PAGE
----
[Beowulf] gpgpu

Vincent Diepeveen diep at xs4all.nl
Wed Aug 27 12:22:40 EDT 2008

Hi Bo,

Thanks for your message.

What library do i call to find primes?

Currently it's searching here after primes (PRP's)  in the form of p  
= (2^n + 1) / 3

n is here about 1.5 million bits roughly as we speak.

For SSE2 type processors there is the George Woltman assembler code  
(MiT) to do the squaring + implicit modulo;
how do you plan to beat that type of real optimized number crunching  
at a GPU?

You'll have to figure out a way to find an instruction level  
parallellism of at least 32,
which also doesn't write to the same cacheline, i *guess* (no  
documentation to verify that in fact).

So that's a range of 256 * 32 = 2^8 * 2^5 = 2^13 = 8192 bytes

In fact the first problem to solve is to do some sort of squaring  
real quickly.

If you figured that out at a PC, experience learns you're still  
losing a potential of factor 8,
thanks to another zillion optimizations.

You're not allowed to lose factor 8. that 52 gflop a gpu can deliver  
on paper @ 250 watt TDP (you bet it will consume that
when you let it work so hard) means GPU delivers effectively less  
than 7 gflops double precision thanks to inefficient code.

Additionally remember the P4. On paper in integers claim was when it  
released it would be able to execute 4 integers a
cycle, reality is that it was a processor getting an IPC far under 1  
for most integer codes. All kind of stuff sucked at it.

The experience learns this is the same for todays GPU's, the  
scientists who have run codes on it so far and are really experienced
CUDA programmers, figured out the speed it delivers is a very big  

Additionally 250 watt TDP for massive number crunching is too much.

It's well over factor 2 power consumption of a quadcore. Now i can  
take a look soon in China myself what power prices
are over there, but i can assure you they will rise soon.

Now that's a lot less than a quadcore delivers with a tdp far under  
100 watt.

Now i explicitly mention the n's i'm searching here, as it should fit  
within caches.
So the very secret bandwidth you can practical achieve (as we know  
nvidia lobotomized
bandwidth in the GPU cards, only the Tesla type seems to be not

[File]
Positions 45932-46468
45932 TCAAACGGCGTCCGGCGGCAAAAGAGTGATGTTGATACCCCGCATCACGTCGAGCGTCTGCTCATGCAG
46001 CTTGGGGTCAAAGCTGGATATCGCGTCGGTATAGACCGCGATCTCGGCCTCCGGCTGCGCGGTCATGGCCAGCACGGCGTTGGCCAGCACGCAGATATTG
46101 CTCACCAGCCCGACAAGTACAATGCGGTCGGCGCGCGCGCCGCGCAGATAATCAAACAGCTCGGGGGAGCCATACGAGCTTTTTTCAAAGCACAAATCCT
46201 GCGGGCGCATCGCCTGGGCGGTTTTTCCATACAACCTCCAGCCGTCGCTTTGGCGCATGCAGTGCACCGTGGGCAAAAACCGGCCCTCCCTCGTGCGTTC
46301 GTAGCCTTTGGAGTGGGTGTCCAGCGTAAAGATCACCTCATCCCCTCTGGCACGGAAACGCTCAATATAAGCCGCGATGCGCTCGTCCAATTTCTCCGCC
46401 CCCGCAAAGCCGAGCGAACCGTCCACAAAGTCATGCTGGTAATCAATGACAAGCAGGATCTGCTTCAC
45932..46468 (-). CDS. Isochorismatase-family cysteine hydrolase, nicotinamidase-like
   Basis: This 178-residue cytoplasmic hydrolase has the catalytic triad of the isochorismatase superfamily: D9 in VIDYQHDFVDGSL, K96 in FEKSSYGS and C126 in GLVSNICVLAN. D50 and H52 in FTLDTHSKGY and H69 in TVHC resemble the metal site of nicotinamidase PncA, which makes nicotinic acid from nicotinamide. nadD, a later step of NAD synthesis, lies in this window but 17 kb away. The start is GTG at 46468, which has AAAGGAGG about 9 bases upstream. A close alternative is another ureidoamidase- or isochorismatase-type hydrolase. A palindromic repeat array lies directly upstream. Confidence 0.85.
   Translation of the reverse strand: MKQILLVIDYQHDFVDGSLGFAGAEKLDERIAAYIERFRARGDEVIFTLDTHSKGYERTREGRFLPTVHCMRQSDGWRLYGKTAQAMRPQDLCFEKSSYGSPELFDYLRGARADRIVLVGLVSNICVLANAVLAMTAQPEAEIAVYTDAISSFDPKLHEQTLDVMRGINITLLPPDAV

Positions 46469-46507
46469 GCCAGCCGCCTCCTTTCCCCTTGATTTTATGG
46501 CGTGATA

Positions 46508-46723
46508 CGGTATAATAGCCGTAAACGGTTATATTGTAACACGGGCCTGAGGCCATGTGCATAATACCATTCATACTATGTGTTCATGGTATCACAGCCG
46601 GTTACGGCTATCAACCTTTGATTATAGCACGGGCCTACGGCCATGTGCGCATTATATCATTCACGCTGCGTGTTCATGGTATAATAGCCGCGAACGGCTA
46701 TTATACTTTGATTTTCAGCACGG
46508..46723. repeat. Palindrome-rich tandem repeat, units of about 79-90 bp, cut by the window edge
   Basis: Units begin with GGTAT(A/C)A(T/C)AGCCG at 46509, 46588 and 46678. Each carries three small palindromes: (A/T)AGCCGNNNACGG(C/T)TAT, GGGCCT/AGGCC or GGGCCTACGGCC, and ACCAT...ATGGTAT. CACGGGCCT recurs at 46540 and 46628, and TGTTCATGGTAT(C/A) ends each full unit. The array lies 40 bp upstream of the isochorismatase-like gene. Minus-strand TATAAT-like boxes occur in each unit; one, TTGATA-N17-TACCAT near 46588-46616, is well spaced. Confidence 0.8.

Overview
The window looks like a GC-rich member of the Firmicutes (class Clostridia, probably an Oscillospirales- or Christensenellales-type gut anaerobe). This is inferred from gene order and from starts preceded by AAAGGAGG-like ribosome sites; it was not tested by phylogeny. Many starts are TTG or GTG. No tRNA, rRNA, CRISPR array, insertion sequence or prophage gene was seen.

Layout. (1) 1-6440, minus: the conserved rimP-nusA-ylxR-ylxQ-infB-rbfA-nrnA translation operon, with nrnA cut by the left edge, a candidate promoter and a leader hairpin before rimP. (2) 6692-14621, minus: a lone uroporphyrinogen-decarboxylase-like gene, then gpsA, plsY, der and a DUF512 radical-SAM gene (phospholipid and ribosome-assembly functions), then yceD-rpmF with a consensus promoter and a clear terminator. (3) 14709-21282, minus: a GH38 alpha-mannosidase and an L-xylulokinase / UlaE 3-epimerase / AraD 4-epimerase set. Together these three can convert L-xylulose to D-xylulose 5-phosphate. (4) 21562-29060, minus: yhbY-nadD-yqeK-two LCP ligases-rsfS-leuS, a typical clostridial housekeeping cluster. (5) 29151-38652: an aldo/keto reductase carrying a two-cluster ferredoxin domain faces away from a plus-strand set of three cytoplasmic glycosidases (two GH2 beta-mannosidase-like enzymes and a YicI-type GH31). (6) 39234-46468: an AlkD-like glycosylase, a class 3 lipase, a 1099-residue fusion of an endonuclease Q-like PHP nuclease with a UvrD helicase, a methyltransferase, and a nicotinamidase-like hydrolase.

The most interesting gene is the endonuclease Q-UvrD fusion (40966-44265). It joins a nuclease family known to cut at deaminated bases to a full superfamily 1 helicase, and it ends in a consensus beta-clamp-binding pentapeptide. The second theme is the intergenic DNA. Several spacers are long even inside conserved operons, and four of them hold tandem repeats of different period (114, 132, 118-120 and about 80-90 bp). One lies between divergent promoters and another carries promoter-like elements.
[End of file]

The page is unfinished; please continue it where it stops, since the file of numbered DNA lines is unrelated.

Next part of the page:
i'm not even teasing you with that.

This is true for any type of code. You're losing it to the details.  
Only custom tailored solutions will work,
simply because they're factors faster.


On Aug 27, 2008, at 2:50 AM, Li, Bo wrote:

> Hello,
> IMHO, it is better to call the BLAS or similiar libarary rather  
> than programing you own functions. And CUDA treats the GPU as a  
> cluster, so .CU is not working as our normal codes. If you have got  
> to many matrix or vector computation, it is better to use Brook+/ 
> CAL, which can show great power of AMD gpu.
> Regards,
> Li, Bo
> ----- Original Message -----
> From: "Mikhail Kuzminsky" <kus at free.net>
> To: "Vincent Diepeveen" <diep at xs4all.nl>
> Cc: "Beowulf" <beowulf at beowulf.org>
> Sent: Wednesday, August 27, 2008 2:35 AM
> Subject: Re: [Beowulf] gpgpu
>> In message from Vincent Diepeveen <diep at xs4all.nl> (Tue, 26 Aug 2008
>> 00:30:30 +0200):
>>> Hi Mikhail,
>>> I'd say they're ok for black box 32 bits calculations that can do  
>>> with
>>> a GB or 2 RAM,
>>> other than that they're just luxurious electric heating.
>> I also want to have simple blackbox, but 64-bit (Tesla C1060 or
>> Firestream 9170 or 9250). Unfortunately the life isn't restricted to
>> So I'll need to program something other. People say that the best
>> choice is CUDA for Nvidia. When I look to sgemm source, it has  
>> about 1
>> thousand (or higher) strings in *.cu files. Thereofore I think that a
>> bit more difficult alghorithm  as some special matrix diagonalization
>> will require a lot of programming work :-(.
>> It's interesting, that when I read Firestream Brook+ "kernel  
>> function"
>> source example - for addition of 2 vectors ("Building a High Level
>> Language Compiler For GPGPU",
>> Bixia Zheng (bixia.zheng at amd.com)
>> Derek Gladding (dereked.gladding at amd.com)
>> Micah Villmow (micah.villmow at amd.com)
>> June 8th, 2008)
>> - it looks SIMPLE. May be there are a lot of details/source lines
>> which were omitted from this example ?
>>> Vincent
>>> p.s. if you ask me, honestely, 250 watt or so for latest gpu is  
>>> really
>>> too much.
>> 250 W is TDP, the average value declared is about 160 W. I don't
>> remember, which GPU - from AMD or Nvidia - has a lot of special
>> functional units for sin/cos/exp/etc. If they are not used, may be  
>> the
>> power will a bit more lower.
>> What is about Firestream 9250, AMD says about 150 W (although I'm not
>> absolutely sure that it's TDP) - it's as for some
>> Intel Xeon quad-cores chips w/names beginning from X.
>> Mikhail
>>> On Aug 23, 2008, at 10:31 PM, Mikhail Kuzminsky wrote:
>>>> BTW, why GPGPUs are considered as vector systems ?
>>>> Taking into account that GPGPUs contain many (equal) execution
>>>> units,
>>>> I think it might be not SIMD, but SPMD model. Or it depends from
>>>> the software tools used (CUDA etc) ?
>>>> Mikhail Kuzminsky
>>>> Computer Assistance to Chemical Research Center
>>>> Zelinsky Institute of Organic Chemistry
>>>> Moscow
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